Koussevitzky gave the first two performances of the Concerto with the Boston Symphony Orchestra on December 1 and 2 of 1944, garnering a positive response from both audiences and critics. To one of his pupils, Bartók proudly wrote, “Koussevitzky is very enthusiastic about the piece, and says it is ‘the best orchestra piece of the last 25 years’ (including the works of his idol, Shostakovich!).”5
The second movement, titled Giuoco delle coppie (Game or play of couples),6 is structured around a series of duets between various pairs of wind instruments. Bartók wrote the following program for the Boston premiere:
The title of this symphony-like orchestral work is explained by its tendency to treat the single instruments or instrument groups in a “concertant” or soloistic manner. The “virtuoso” treatment appears, for instance, in the fugato sections of the development of the first movement (brass instruments) or in the “perpetuum mobile”-like passages of the principle theme in the last movement (strings), and, especially, in the second movement, in which pairs of instruments appear consecutively with brilliant passages… The main part of the second movement consists of chains of independent short sections, by wind instruments consecutively introduced in five pairs (bassoons, oboes, clarinets, flutes and muted trumpets). Thematically, the five sections have nothing in common and could be symbolized by the letters a, b, c, d, e… The general mood of the work represents—apart from the jesting second movement—a gradual transition from the sternness of the first movement and the lugubrious death-song of the third movement, to the life-assertion of the last one.7
Each duet is built around a specific intervallic span, and the bassoon duet that opens the movement features the interval of a major sixth. The passage, imitating a Yugoslav kolo (i.e., round dance), is followed by an oboe duet with the interval of a minor third (the inversion of the bassoons’ major sixth).8 Suchoff gives us a detailed explanation of the duet’s ethnic characteristics:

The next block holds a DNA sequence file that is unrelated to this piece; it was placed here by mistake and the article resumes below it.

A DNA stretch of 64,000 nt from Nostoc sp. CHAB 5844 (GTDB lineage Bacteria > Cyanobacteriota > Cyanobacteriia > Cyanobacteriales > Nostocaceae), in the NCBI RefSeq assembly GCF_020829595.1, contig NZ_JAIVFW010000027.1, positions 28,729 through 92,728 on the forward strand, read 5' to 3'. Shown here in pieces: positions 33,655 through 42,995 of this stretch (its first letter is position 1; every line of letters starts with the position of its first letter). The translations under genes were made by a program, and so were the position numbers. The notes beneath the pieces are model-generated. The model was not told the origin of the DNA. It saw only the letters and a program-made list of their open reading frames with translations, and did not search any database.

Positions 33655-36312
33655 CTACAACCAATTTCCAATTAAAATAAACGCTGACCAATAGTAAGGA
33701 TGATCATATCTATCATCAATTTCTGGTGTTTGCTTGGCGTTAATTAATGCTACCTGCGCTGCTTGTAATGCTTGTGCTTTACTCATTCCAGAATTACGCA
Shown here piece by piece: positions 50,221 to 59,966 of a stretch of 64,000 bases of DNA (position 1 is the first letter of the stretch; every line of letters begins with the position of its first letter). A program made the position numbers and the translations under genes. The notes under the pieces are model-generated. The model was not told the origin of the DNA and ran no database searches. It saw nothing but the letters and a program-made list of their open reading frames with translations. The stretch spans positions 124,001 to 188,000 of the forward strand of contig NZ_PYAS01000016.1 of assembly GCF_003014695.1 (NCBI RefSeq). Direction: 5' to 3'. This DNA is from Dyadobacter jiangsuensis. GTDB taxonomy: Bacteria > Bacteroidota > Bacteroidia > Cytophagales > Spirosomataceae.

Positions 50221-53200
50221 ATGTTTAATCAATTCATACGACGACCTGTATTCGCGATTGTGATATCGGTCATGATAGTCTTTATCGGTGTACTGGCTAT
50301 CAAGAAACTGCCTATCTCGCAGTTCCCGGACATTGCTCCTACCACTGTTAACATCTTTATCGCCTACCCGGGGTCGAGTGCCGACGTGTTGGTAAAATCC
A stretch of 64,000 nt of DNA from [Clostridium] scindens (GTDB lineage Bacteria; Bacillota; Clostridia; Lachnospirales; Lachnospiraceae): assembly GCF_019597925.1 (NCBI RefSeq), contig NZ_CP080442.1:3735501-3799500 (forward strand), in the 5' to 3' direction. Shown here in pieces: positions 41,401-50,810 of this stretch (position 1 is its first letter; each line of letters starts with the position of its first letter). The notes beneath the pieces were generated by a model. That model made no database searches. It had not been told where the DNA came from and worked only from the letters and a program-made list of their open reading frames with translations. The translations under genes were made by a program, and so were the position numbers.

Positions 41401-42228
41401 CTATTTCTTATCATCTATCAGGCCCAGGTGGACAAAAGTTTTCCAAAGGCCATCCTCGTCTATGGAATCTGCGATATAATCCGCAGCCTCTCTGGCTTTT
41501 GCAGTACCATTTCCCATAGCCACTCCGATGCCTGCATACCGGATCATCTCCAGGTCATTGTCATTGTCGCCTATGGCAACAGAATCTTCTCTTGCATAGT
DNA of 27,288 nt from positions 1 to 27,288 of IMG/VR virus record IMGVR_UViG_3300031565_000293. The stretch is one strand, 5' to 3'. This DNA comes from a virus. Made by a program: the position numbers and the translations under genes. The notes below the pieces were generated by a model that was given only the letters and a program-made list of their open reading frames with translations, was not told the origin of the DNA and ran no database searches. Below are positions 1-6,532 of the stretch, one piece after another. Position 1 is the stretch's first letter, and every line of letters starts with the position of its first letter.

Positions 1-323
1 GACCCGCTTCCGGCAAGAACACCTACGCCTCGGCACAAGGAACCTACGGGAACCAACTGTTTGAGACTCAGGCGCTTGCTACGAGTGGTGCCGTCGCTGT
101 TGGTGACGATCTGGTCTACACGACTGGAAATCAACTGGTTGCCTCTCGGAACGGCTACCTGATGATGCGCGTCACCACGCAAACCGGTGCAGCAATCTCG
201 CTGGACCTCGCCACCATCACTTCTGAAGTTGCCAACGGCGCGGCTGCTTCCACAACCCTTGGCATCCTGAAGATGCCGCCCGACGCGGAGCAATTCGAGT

Section a is a bassoon duet, a quaternary melody partitioned into four-bar melody sections and based on D as the principal tone of a Phrygian/Lydian twelve-tone polymode, D – E♭– F – G – A – B♭– C / D – E – F♯– G♯– A – B – C♯. Certain structural features of the melody are related to Romanian and Serbian instrumental music, such as nonarchitectonic (ABCD) form, heterometric or heterorhythmic melody sections, and Romanian rhythm patterns and shifted rhythm, where the motivic rhythm schema of four eighths (mm. 9, 19, and 17) is shifted from the beginning of the bar to its second half (m. 18).9
1 Benjamin Suchoff, Bartók: Concerto for Orchestra (New York: Schirmer, 1995), 114.
2 David Cooper, Bartók: Concerto for Orchestra (Cambridge: University Press, 1996), 18.
4 Ibid., 22.
5 Suchoff, Bartók: Concerto for Orchestra, 115.
6 Bartók later changed the title to Presentando le coppie (Presentation of the couples) in 1944, and it is this title that appears on Bartók’s piano reduction. The reduction was intended to be for a ballet production with the American Ballet Company, but the project was eventually abandoned.
7 Benjamin Suchoff, ed., Béla Bartók Essays (Lincoln: University of Nebraska Press, 1993), 431.
8 Suchoff, Bartók: Concerto for Orchestra, 139.
9 Ibid., 142.